The Lincoln-Douglas Debates

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Before the election of 1860, Stephen Douglas and Abraham Lincoln had already ran against each other in the senatorial campaign for Illinois in 1859. (The Editors of Encyclopedia Britannica. “Lincoln-Douglas Debates.” Paragraph 1). During the senatorial campaign Lincoln and Douglas had seven debates throughout the state of Illinois, these were known as the Great Debates. Slavery was the main issue the candidates debated over, as it was also a popular topic during this time. ( staff, “Lincoln-Douglas Debates”, paragraph 1). Three parties had the top four candidates for president. Abraham Lincoln ran for the Republican party, Stephen Douglas ran for the northern Democratic party and John Breckinridge ran for the southern Democratic …show more content…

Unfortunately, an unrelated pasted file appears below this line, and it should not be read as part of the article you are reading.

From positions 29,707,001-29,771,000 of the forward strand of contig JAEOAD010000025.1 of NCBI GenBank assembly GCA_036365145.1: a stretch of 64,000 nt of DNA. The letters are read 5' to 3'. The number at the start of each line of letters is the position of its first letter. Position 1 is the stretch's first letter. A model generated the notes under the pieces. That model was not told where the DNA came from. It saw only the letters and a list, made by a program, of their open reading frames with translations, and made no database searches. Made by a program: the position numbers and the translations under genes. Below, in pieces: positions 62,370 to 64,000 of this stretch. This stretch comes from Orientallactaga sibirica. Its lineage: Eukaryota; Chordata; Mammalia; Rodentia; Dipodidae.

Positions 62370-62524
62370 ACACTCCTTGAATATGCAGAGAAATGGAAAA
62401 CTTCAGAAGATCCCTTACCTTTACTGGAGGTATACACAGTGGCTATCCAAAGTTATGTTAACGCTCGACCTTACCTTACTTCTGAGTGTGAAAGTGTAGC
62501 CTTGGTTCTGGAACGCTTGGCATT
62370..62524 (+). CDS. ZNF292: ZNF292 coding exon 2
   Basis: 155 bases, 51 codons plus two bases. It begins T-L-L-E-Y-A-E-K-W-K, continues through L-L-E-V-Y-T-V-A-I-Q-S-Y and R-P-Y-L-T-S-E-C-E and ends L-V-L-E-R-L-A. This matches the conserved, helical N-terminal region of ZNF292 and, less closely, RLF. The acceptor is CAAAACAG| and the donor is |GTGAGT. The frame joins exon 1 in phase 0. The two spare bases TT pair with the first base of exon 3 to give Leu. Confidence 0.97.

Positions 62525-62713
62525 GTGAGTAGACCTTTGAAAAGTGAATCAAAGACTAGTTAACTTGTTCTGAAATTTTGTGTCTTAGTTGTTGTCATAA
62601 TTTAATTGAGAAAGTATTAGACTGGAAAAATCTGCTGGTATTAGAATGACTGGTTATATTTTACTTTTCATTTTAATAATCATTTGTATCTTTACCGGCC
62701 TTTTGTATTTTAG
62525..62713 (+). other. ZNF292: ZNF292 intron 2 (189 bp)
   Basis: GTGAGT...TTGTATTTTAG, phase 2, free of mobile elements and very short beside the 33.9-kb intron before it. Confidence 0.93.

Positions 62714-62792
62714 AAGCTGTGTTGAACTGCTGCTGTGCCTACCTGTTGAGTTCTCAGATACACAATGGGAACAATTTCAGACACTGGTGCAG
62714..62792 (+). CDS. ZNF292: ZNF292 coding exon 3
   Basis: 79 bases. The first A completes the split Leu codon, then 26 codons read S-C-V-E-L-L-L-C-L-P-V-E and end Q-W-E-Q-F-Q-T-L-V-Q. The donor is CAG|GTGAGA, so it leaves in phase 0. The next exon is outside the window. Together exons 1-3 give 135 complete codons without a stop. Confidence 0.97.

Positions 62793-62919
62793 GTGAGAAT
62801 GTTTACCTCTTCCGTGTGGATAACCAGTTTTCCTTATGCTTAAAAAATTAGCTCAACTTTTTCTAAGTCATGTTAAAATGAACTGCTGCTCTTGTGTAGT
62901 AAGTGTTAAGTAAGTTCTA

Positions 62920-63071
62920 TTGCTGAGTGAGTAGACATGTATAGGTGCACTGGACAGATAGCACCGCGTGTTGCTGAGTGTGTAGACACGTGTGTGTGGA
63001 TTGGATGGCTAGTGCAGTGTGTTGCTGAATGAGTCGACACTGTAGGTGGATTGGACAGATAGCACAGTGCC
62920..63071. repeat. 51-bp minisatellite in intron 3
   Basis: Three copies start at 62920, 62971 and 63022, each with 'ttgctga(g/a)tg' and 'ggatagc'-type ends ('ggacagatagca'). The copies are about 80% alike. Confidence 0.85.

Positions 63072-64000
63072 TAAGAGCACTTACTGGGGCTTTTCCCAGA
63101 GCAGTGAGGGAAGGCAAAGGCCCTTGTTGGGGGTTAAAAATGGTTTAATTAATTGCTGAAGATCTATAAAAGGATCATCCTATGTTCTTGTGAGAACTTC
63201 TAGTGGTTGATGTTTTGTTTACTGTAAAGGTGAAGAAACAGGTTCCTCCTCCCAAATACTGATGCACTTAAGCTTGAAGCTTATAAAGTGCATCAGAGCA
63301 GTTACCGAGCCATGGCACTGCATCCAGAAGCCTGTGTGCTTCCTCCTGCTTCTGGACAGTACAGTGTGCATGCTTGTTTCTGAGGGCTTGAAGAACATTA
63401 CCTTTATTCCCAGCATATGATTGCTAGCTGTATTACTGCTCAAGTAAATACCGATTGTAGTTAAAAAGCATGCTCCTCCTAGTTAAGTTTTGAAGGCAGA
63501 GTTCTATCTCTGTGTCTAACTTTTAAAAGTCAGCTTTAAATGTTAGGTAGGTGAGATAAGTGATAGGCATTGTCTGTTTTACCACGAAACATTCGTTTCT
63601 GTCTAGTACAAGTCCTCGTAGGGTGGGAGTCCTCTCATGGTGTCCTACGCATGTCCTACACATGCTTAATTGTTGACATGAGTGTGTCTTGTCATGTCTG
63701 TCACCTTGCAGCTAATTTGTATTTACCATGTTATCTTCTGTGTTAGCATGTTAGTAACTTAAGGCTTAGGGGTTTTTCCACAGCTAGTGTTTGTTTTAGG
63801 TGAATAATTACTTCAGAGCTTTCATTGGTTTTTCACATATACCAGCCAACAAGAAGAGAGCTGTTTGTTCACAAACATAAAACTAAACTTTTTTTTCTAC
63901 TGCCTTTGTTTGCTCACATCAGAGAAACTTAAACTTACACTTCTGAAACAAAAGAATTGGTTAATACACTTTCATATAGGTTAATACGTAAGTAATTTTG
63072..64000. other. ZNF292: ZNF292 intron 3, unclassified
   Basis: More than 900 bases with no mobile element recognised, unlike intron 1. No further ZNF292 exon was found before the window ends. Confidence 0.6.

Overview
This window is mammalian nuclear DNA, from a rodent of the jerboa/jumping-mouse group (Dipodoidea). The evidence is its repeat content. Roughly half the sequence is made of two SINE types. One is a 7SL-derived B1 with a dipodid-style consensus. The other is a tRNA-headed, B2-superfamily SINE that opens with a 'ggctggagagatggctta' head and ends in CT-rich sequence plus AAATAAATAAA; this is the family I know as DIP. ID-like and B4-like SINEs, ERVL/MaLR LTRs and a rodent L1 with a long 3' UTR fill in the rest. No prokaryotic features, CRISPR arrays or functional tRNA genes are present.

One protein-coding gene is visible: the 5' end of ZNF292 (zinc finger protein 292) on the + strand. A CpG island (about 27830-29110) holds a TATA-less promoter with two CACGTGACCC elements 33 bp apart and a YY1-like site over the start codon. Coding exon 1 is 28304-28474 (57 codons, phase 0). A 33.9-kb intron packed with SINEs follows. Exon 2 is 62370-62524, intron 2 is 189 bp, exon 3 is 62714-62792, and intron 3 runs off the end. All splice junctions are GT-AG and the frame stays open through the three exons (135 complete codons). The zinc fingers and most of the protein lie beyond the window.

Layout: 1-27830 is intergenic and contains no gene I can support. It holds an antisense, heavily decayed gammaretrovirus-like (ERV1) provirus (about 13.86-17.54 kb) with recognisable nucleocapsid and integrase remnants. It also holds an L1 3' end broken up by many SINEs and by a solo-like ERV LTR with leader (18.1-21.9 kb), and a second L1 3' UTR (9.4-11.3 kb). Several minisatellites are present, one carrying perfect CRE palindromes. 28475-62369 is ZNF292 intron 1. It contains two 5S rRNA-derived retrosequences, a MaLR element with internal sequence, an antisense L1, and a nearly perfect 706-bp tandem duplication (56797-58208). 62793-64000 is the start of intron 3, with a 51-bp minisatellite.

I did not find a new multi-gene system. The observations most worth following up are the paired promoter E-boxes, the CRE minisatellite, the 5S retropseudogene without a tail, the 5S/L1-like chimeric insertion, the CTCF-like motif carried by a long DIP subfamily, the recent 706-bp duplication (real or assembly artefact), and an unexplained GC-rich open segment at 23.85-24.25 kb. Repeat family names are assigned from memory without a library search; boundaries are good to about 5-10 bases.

Douglas and Lincoln agreed to have seven public debates in different areas of Illinois during the senatorial campaign. Douglas was up for reelection in the U.S. Senate and Lincoln was running to take his place as a Republican. ( staff, “Lincoln-Douglas Debates”, Paragraph 2) The first debate was in Ottawa, then Freeport, Jonesboro, Charleston, Galesburg, Quincy, and Alton. In Charleston, Lincoln opened his speech talking about when a gentleman asked him if he really was in favor of making whites and african americans perfectly equal. Lincoln answered the gentlemans question in his speech. The answer was, Lincoln was never in favor of having perfect equality in social and political aspects. Socially, he thought african americans should not marry into white families, and the physical differences between the two would forever hold them back from being together and living together. Politically, Lincoln thought african americans should not be voters or jurors and they were not qualified to hold office. Despite his views on african americans, he was very against slavery. Douglas addressed Lincoln’s opinion in his speech. He was happy to get an answer from Lincoln about african americans citizenship and eligibility for office. (“Fourth Debate: Charleston, Illinois.” National Parks Service. Lincoln’s first speech, paragraph 1 and Douglas’ response speech, paragraph 1) Lincoln lost the election for the Senate seat of Illinois to Douglas but would later beat him in the Presidential Election of 1860. (“The Lincoln-Douglas Debates of 1858.” National Parks Service, paragraph

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